new rock art Zimbabwe

New rock art recording, Zimbabwe

TARA Chairman, David Coulson, is currently in Zimbabwe working on a joint project with the National Museum and University of Zimbabwe (Dr Ancila Nhamo), supported by the Prince Claus Fund of Amsterdam. Already he and the team have recorded a remarkable new San painting site in the Makonde region north west of Harare. In his opinion these paintings are among the most beautiful and exceptionally preserved paintings he has recorded and could be as much as 2,000 years old.

new rock art Zimbabwe

The main panel has about 150 paintings and is dominated by paintings of Kudu antelope as well as a multitude of dancers and hunters. At the top is the rear section of a big animal which might be a hippo, the front part having been washed away by a water seep. The setting of the site is beautiful. It is located amongst huge lichen-covered boulders and brachystegia trees.

Kudu are part of the antelope family which includes the eland. Together with the eland, kudu are among San groups in southern Africa considered to be totemic or power animals. These animals are credited with special powers such as the power to bring rain or to heal. In Zimbabwe the special power-animals are kudu and elephant with giraffe also being special. Meanwhile in South Africa the main power animal is the eland.

Zimbabwe’s rock art is diverse and remarkable and some paintings have been dated to over 7,000 years of age. Coulson and the late Alec Campbell have recorded rock art extensively in Zimbabwe in the past (see Zimbabwe gallery), but there is a huge amount of art still to be documented. Certain areas are known for the quality and abundance of their paintings including the area with the photographed site.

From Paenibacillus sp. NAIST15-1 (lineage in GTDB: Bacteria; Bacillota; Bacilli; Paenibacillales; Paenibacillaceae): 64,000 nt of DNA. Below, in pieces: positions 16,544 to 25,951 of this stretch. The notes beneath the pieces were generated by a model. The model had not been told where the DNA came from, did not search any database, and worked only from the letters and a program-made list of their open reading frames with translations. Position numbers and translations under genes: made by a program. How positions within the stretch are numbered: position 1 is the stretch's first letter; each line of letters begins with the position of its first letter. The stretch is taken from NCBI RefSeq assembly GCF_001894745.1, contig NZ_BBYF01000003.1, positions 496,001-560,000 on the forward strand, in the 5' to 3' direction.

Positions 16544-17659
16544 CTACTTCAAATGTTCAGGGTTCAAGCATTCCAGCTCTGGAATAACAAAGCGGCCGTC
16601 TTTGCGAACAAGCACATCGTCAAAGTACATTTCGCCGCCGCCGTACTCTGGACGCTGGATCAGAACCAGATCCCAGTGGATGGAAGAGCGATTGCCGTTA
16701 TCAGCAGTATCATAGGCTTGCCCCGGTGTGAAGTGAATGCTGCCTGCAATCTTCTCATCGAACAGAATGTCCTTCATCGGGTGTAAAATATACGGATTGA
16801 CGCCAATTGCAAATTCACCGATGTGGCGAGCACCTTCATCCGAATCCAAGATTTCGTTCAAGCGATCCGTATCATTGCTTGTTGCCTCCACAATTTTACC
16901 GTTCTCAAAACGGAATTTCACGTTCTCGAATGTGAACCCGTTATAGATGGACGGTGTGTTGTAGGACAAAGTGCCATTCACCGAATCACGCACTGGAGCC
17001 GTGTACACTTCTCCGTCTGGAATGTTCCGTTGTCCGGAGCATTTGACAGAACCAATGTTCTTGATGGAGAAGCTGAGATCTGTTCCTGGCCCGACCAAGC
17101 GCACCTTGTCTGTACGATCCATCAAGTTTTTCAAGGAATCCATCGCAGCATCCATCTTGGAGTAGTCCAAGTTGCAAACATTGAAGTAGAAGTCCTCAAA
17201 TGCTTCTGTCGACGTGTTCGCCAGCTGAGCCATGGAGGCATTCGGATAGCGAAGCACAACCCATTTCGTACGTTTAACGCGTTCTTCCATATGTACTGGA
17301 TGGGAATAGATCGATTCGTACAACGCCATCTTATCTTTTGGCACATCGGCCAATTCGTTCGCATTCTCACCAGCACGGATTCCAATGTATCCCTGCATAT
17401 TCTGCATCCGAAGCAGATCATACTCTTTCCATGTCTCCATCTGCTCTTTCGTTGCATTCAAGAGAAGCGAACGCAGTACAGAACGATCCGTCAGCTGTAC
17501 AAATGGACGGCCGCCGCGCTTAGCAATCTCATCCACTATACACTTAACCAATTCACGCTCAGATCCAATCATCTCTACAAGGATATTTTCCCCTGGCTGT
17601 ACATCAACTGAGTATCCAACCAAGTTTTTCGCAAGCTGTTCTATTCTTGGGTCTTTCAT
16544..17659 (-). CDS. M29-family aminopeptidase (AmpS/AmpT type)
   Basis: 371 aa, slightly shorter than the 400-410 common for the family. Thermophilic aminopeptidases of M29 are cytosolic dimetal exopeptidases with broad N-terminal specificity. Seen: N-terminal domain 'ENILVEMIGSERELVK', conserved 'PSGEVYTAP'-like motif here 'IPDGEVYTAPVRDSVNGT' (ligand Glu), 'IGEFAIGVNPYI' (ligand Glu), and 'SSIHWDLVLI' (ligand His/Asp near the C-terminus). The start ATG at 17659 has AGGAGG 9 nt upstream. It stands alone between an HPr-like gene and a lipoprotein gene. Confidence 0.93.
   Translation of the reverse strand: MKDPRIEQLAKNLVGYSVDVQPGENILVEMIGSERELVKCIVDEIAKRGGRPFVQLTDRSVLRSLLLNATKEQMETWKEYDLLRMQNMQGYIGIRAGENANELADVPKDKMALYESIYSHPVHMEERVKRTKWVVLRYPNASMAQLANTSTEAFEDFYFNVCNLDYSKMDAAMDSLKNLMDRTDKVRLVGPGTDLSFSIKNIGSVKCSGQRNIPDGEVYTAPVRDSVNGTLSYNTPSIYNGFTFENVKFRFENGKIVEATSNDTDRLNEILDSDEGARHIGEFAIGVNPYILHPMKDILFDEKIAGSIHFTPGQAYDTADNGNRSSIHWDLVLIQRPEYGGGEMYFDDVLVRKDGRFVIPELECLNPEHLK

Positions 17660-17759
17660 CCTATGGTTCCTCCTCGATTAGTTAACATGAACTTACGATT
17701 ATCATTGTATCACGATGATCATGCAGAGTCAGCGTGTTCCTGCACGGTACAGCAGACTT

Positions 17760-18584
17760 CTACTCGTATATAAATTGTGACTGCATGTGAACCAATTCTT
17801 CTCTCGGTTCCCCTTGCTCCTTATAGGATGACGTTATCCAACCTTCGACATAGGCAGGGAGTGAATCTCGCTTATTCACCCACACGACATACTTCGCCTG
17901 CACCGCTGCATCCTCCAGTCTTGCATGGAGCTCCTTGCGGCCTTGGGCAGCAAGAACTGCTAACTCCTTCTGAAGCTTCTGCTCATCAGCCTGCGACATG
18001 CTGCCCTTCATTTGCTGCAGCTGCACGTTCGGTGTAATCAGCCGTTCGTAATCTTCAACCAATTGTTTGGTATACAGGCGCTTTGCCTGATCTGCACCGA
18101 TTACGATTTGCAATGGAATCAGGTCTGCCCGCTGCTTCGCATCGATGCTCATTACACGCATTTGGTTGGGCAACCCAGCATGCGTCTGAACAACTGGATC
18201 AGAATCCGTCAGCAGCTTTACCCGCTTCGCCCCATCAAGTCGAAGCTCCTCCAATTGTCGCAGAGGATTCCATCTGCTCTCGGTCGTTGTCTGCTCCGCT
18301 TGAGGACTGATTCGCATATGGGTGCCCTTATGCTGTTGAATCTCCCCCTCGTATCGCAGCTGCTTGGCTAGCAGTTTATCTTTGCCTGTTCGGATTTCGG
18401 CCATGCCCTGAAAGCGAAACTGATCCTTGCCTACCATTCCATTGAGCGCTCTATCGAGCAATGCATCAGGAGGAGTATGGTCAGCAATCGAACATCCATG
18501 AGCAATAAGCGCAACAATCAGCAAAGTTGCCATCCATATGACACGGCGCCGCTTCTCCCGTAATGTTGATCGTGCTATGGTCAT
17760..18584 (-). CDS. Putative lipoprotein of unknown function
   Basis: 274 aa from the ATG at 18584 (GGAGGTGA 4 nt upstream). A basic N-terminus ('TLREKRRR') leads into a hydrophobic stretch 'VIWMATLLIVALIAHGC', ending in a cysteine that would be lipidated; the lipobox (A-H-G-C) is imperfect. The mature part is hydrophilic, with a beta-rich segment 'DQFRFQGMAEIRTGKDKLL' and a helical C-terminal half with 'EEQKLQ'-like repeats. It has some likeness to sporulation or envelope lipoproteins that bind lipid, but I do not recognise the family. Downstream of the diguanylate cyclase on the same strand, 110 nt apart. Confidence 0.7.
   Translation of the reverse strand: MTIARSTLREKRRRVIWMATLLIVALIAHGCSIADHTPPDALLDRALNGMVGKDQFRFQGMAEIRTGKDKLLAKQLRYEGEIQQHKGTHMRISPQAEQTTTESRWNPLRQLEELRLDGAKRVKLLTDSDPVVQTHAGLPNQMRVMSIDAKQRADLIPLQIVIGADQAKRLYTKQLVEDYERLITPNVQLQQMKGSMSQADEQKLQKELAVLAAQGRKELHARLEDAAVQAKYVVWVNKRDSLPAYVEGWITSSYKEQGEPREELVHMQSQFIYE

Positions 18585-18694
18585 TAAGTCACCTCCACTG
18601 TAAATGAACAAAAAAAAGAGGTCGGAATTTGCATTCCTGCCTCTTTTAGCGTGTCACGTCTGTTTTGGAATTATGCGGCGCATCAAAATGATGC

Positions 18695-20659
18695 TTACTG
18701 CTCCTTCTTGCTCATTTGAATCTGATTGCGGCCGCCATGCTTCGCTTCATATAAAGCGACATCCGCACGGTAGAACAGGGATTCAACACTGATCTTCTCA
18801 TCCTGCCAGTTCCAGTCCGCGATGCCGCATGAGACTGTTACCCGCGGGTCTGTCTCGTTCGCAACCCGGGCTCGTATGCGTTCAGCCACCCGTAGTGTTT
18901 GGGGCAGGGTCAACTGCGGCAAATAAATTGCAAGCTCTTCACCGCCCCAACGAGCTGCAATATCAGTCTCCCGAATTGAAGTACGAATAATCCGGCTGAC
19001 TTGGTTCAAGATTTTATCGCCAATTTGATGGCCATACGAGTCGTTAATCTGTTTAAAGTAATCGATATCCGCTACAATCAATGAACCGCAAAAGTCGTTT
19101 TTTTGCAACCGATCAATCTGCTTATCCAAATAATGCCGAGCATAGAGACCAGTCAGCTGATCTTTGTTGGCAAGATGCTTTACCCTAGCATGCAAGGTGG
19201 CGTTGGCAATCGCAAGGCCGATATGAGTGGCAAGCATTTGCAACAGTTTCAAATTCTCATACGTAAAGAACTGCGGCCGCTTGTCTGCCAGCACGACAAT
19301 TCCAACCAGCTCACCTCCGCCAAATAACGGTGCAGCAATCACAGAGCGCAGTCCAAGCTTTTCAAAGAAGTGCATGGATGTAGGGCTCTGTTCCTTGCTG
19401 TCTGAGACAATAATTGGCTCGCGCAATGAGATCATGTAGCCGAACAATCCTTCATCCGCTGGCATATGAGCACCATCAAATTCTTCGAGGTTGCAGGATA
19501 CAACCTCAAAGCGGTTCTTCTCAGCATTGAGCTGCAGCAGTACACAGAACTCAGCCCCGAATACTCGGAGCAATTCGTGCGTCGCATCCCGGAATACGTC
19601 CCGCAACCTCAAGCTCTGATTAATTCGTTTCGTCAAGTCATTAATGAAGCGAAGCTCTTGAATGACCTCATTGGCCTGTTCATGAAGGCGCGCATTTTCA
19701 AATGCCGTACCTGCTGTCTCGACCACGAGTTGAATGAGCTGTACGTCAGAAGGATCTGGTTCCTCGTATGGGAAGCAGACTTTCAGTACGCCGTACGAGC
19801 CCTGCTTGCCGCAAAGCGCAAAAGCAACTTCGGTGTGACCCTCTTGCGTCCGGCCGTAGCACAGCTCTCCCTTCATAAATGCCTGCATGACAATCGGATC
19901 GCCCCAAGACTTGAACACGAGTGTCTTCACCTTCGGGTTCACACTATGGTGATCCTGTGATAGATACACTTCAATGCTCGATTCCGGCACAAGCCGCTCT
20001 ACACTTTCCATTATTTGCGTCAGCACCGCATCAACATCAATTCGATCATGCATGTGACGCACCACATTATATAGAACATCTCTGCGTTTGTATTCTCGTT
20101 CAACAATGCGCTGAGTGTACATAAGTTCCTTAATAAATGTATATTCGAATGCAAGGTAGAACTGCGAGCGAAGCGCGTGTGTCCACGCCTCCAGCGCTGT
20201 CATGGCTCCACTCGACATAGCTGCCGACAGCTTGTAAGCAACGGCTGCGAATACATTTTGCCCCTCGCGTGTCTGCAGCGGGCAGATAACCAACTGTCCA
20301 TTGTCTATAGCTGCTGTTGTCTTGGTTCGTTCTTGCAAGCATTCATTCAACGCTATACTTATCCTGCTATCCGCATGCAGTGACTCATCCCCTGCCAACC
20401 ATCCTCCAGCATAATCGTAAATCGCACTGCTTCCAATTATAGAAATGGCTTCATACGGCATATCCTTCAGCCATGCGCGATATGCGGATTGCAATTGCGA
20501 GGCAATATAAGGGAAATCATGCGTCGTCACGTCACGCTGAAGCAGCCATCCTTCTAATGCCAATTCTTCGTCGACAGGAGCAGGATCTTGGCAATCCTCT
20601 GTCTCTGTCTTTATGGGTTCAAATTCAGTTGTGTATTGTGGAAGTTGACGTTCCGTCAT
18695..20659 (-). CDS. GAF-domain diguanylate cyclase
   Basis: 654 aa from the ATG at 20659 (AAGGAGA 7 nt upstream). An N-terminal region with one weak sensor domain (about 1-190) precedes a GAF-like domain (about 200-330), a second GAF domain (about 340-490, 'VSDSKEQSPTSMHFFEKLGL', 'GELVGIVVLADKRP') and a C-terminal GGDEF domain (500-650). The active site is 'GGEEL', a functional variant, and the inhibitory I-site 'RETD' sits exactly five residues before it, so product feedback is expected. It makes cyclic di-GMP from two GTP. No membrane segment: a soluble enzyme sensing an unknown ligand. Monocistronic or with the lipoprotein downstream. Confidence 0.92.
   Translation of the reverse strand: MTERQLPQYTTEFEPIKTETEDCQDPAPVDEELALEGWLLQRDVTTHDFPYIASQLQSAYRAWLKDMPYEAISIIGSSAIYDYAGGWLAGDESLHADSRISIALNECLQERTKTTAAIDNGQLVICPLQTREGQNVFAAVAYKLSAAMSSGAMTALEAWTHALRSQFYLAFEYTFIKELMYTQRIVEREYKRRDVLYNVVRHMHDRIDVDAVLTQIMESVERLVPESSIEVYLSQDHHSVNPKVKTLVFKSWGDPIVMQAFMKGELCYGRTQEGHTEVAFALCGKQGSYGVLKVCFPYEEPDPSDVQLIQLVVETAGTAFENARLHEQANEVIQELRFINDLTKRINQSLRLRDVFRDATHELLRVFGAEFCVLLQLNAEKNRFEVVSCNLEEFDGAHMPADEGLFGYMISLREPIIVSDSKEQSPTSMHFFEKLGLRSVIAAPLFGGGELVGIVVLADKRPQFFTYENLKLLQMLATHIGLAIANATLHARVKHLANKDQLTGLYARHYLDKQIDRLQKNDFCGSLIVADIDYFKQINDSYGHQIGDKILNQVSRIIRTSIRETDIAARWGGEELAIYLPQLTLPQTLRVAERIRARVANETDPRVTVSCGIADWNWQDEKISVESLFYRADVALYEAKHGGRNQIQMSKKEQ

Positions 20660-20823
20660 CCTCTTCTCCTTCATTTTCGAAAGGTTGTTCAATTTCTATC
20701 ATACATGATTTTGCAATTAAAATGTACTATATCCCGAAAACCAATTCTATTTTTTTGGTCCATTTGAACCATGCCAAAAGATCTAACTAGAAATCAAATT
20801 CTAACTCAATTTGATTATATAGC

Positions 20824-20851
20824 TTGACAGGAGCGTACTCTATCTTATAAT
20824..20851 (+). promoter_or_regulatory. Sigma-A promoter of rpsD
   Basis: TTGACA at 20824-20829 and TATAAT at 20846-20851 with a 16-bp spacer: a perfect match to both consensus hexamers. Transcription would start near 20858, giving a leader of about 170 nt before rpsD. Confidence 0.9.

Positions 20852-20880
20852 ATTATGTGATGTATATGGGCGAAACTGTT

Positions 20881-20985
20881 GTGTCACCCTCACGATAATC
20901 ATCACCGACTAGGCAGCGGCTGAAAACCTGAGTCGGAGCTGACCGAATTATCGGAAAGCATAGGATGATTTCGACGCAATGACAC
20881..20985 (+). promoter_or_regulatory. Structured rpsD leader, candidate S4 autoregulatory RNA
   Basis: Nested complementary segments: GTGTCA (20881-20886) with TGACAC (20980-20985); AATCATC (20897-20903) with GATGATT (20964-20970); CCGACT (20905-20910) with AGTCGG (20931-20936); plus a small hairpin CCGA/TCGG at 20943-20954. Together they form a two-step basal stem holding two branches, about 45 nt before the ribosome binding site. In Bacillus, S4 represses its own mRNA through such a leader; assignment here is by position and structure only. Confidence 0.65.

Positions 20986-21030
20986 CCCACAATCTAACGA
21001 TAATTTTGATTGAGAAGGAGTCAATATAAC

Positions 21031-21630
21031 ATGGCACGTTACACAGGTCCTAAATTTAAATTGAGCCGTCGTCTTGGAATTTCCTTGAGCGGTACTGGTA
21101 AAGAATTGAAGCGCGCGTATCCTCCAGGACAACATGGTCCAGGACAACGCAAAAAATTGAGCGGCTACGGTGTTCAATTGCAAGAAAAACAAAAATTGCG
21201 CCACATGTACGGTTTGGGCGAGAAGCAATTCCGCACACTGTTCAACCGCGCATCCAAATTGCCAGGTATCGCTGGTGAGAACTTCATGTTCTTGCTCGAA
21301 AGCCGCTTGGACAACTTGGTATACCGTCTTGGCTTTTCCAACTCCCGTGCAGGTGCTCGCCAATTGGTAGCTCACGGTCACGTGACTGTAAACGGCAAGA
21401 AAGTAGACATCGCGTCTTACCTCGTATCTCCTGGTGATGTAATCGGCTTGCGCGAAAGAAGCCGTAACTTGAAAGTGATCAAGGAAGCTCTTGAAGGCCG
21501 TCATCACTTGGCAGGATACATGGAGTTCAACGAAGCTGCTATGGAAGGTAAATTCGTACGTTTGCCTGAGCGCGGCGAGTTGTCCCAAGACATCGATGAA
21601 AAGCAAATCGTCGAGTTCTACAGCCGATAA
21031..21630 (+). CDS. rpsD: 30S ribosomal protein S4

new rock art Zimbabwe

This site had been illustrated in a book published in the 1980s, but few people knew about the exceptional beauty of its main panel. We have not in recent years been able to fund the documentation of these important sites due to lack of support. This time, however, TARA is collaborating on this conservation and awareness project with the National Museum of Zimbabwe and with the University of Zimbabwe.

An important theme of this project is that a number of important rock art sites in Mashonaland, in particular, have been occupied in recent years by Independent Church groups who sometimes build fires to keep warm and the fires create soot which covers and often destroys millennia old paintings. So one of the project initiatives, led by Dr Ancila Nhamo is to do everything possible to create an awareness in these church groups and communities of the antiquity, importance and frailty of this art. This project is one of a number of important TARA projects supported by the Prince Claus Fund of Amsterdam. See more images below of sites documented as part of this project.

4 replies
  1. David Coulson
    David Coulson says:

    Hi Camille McNally,

    At the end of 2016 you left the above message on our/this website, and I am embarrassed to say that I only spotted it recently. Your interest and understanding of the urgency and importance of our mission is very much appreciated and this is to say that we would sincerely appreciate any assistance, funding or advice to help TARA achieve its mission. We have no institutional and no government support. Although we are partners with UNESCO we do not receive a penny of support from them. I have downsized and taken many measures to reduce costs and have taken no salary myself for 3 years, because of my own commitment. Let me know if there is any way you can help? Thanks David Coulson

  2. Camille McNally
    Camille McNally says:

    Historical and beautiful. I hope I can help you with funding in the future. After visiting your website, I often have dreams about them and then I paint from these dreams. These paintings remind me of batik, another form of art that I enjoy out of Africa. Thanks again for your good work.


    They are a lot of paintings which are being destroyed allover the Southern African and are not properly conserved, they need for funding to help in the management of these painting as they have lived for along time for the next generation to learn.

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